The Condor’s Shadow

Written by Katherine Wang (Class of 2024)
Photos by Ms. Kravitz

Several hundred years ago, a huge shadow was cast over the landscape of the United States as the majestic condor soared over the mountains of the midwest, the valleys of California, and the forests and hills of Nevada. However, over the next few decades, the California condor population began decreasing steadily due to a number of factors including capturing and hunting, lead poisoning from bullets, and disturbance of their natural habitat. In the 1980s, with only 27 individuals alive in the world, a major California condor preservation project began with a captive breeding program, and in April 1987, the last wild condor was captured.

DVGS is proud to be the first recipient of the James E. Cook Nature’s Classroom Grant. Because of the generosity of the Western National Parks Association (WNPA), DVGS students will get hands-on experience in naturalist studies and conservation efforts. For one week in April, several DVGS students and their teacher, Ms. Kravitz, will be camping in Pinnacles National Park, a designated home for condors and many other species, to gain a better understanding of the conservation of endangered animals. To introduce this ongoing project to the school, they hosted the screening of a documentary called The Condor’s Shadow on March 10, 2023. This film told the story of a spirited condor named Pithasi and a biologist named Joseph Brandt, showcasing their teamwork and determination to reestablish the California condor population.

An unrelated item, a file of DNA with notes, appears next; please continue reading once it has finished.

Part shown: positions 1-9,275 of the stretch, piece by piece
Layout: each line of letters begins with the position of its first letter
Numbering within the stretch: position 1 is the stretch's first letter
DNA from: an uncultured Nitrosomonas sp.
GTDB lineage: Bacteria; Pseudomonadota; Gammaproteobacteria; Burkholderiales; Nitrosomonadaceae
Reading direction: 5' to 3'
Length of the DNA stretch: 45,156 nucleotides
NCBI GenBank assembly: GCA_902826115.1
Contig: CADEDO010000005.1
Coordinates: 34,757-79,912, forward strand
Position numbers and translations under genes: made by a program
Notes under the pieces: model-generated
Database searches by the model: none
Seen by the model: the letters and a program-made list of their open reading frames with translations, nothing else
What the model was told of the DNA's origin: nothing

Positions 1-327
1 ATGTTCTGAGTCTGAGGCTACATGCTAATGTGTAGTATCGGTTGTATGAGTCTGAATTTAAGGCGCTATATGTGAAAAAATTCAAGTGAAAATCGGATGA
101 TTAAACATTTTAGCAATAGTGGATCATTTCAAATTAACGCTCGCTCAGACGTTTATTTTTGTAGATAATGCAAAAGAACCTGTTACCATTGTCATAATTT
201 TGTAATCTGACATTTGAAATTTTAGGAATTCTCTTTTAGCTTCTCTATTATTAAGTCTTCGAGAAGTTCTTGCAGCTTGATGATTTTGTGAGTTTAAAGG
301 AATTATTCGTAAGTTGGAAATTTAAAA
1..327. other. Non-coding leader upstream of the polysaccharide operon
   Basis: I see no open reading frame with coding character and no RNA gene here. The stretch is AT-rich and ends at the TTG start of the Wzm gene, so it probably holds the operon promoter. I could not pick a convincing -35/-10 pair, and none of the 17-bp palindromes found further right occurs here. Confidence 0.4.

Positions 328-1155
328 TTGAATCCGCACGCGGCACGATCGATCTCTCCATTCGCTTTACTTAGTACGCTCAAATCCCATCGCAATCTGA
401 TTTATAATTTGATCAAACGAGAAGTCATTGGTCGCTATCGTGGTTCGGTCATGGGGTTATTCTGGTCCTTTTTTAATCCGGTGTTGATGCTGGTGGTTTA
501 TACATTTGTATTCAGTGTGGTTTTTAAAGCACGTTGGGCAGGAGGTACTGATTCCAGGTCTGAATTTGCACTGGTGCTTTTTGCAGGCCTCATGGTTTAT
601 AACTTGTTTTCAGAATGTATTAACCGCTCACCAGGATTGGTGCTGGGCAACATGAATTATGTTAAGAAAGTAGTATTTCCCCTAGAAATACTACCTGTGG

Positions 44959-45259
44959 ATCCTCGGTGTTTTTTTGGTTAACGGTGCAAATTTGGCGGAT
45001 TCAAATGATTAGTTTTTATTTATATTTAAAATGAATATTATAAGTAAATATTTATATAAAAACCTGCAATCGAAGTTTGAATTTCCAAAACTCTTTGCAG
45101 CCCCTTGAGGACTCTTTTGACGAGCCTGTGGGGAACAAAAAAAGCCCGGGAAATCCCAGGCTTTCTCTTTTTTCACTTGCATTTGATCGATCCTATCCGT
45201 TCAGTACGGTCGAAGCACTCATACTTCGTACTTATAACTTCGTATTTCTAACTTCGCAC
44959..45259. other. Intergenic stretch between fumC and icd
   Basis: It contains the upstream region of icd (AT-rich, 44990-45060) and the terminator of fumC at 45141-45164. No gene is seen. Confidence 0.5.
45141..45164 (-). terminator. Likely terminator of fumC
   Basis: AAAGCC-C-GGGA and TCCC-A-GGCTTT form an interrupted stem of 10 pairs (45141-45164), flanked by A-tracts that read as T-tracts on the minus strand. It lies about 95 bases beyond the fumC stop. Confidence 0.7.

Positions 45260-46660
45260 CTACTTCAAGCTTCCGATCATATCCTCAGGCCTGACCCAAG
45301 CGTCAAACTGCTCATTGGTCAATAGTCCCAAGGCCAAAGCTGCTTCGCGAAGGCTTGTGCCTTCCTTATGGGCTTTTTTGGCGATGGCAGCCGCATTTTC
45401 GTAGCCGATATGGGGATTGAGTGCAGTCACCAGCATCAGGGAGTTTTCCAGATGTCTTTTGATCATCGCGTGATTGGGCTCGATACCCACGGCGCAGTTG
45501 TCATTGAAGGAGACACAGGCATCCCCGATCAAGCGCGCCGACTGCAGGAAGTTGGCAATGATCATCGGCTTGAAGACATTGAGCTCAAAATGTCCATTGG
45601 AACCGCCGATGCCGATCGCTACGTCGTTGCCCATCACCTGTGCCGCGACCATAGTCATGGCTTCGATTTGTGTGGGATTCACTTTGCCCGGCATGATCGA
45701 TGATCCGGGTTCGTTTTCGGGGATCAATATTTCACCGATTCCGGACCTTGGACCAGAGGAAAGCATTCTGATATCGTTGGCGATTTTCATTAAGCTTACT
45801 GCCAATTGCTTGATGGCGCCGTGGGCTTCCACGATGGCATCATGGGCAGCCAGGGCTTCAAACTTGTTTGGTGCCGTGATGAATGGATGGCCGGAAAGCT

With the film screening being set during the lunch period, numerous students and teachers showed up, as well as most of the elementary school. As one of the students watching said, “I had never heard of the condor bird before, so it was really interesting to learn about them and see the efforts that are being made to bring them back into the wild.” When asked about the documentary, Ms. Kravitz, the teacher leading this effort, remarked that “A few of us heading to Pinnacles National Park just might be lucky enough to witness in person the extraordinary efforts of the California condor conservation movement. But even seeing the amazing birds in person doesn’t give an idea of the actual work that so many people have done over the last few decades to bring them back from near extinction. This movie is a powerful tool for all of us to understand what is the actual meaning of conservation. It is science, it is resourcefulness, it is community… and it takes a lot of grit.”

Look forward to more from the DVGS student Pinnacles team! They will be displaying their research on the national park’s animals and ecosystems at the ESLR Museum from April 7 to April 14.